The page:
Let’s face it. We live in a world where bacteria and viruses outnumber people. We’re surrounded. These microbes can cause respiratory illnesses, and our immune system is our shield. When our shields are down, these intruders break in and make us feel miserable.

A sore throat can be the result of many things: a cold, allergies, tonsillitis, chronic fatigue syndrome, environmental pollutants, and even Lyme disease. Although bothersome, some coughing is good for us since it expels the mucus and other foreign material that makes us cough. But a dry or prolonged cough could indicate bronchitis, pleurisy, asthma, or tuberculosis, each of which require a different treatment.

Mucus blocks our nasal passages, causing congestion. Allergies, hay fever, candida albicans, and even vitamin A deficiency or swimming in chlorinated water can cause sinusitis (inflamed sinuses). Sinusitis, in turn, can cause bad breath (halitosis), earache, ringing in the ears, and loss of smell.

Diet Suggestions

A strong immune system is the best defense against cold, flu, and all of its annoying symptoms. Fortify your body with easy-to-digest fresh fruits and vegetables, which are rich in vitamin C, and avoid dairy products, which stimulate the production of mucus. Lots of fluids, especially pure water, clear broth, vegetable and citrus fruit juices, and herbal teas, help calm a fever, break up mucus, and clear our bodies of toxins.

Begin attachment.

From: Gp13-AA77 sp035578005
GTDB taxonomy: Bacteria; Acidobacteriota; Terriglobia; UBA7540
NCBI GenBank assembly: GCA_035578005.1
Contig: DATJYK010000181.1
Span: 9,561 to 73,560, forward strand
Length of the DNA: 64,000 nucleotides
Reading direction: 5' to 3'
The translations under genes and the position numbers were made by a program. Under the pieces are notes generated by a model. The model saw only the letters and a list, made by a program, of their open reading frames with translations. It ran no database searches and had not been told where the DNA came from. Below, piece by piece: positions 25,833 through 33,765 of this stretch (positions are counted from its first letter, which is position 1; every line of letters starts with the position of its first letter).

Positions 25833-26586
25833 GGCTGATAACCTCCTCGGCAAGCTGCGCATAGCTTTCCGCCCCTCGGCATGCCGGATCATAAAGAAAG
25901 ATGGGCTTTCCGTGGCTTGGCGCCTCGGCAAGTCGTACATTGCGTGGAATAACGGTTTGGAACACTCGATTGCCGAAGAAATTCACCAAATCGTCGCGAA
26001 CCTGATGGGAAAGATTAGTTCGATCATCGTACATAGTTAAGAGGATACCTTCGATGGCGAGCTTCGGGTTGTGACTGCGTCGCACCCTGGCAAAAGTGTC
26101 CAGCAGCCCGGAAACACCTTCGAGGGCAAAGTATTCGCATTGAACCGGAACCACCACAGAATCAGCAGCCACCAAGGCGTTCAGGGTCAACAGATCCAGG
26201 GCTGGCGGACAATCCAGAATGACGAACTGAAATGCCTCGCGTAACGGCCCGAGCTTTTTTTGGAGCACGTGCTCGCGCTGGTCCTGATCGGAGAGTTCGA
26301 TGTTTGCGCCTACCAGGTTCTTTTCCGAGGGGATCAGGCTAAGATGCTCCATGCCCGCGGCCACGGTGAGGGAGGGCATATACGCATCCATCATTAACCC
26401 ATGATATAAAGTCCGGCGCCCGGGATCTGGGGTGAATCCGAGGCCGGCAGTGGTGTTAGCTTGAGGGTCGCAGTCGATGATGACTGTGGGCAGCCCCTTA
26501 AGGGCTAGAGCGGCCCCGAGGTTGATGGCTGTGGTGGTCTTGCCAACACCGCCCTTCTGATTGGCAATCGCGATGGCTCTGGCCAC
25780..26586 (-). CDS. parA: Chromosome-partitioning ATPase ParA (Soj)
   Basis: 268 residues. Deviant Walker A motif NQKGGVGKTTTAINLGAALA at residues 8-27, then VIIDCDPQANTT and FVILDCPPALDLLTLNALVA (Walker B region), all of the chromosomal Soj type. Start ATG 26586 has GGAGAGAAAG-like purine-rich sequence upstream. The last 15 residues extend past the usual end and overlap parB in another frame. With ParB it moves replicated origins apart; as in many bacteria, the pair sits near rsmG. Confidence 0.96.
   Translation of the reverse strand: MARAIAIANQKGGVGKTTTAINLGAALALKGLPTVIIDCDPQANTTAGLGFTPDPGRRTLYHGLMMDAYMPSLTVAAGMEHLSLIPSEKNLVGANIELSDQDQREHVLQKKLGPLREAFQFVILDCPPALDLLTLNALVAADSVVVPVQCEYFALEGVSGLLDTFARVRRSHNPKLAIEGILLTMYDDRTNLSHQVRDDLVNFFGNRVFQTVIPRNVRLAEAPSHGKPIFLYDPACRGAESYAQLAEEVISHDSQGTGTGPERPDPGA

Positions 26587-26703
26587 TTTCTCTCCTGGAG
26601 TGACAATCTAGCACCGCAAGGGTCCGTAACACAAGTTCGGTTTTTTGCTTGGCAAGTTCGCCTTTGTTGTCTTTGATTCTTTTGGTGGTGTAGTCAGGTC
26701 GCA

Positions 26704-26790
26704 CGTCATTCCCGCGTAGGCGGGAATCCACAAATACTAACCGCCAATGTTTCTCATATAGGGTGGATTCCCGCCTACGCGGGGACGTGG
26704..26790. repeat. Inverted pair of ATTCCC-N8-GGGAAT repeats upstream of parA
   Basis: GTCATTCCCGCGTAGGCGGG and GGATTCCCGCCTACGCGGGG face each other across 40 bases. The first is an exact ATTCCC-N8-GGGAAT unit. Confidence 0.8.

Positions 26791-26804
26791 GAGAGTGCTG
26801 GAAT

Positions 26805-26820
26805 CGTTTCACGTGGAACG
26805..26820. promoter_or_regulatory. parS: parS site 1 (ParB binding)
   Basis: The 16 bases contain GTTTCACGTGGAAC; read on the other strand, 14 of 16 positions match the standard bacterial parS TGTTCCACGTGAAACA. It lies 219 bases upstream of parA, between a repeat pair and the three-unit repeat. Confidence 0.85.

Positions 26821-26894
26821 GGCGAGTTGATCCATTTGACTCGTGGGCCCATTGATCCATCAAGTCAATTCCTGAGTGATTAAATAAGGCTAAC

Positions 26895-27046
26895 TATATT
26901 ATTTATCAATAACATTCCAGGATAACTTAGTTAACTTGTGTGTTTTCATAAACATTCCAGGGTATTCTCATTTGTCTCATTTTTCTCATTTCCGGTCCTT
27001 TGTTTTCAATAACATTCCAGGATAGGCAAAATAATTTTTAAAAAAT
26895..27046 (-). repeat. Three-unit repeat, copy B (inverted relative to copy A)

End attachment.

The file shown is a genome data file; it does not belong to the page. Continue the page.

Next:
Foods That Help

 Indeed, hot chicken soup tops the list of remedies for clearing mucus and relieving congestion caused by the common cold, flu, and sinusitis. (Vegetarians can drink hot vegetable broth.)

Also at the top of the list is anything containing vitamin C. The finest sources of vitamin C are acerola cherries, hot red peppers, guava, black currants, kale, parsley, collards, and broccoli. Truth be told, the ever famous orange juice has a mere 50mg/100g of vitamin C, while sweet red peppers contain over 200mg. Nevertheless, the white pith of citrus fruits contains bioflavonoids, which work with vitamin C to fight infection and break down mucus.

Juices: Blackberry and grapefruit juices are used to treat coughs and sore throats.

Vitamin A: Hot red peppers and spirulina are our best sources of the valuable immune supporter provitamin A, along with (in order) carrots, apricots, kale, collards, sweet potatoes, parsley, and spinach.

Elderberry: Elderberry has remarkable properties that actually stop the flu virus from replicating and the lentinan content of the shiitake mushroom stimulates the production of the valuable immune protein interferon.

Propolis: Propolis, a mixture of the flora components gathered by bees, relieves sore throats and sinusitis, and prevents tonsillitis. It is rich in antioxidants and antibiotics that fight the viruses that cause the common cold.

Garlic; Garlic’s antiviral and antibacterial properties work to break down mucus in the sinuses. Garlic can help rebel the initial infection and relieve many of the symptoms of the flu. Fenugreek and mustard seeds are folk remedies known to lessen some symptoms of the common cold.

Nutrients and Herbs That Help

Vitamin C is good for stimulating white blood cells, which helps you feel better quickly. Sucking on zinc lozenges is a proven remedy for  sore throat and is capable of speeding up the recovery time from a cold. Vitamin A boosts immunity to viruses that cause colds, and vitamin E helps protect the lungs against influenza.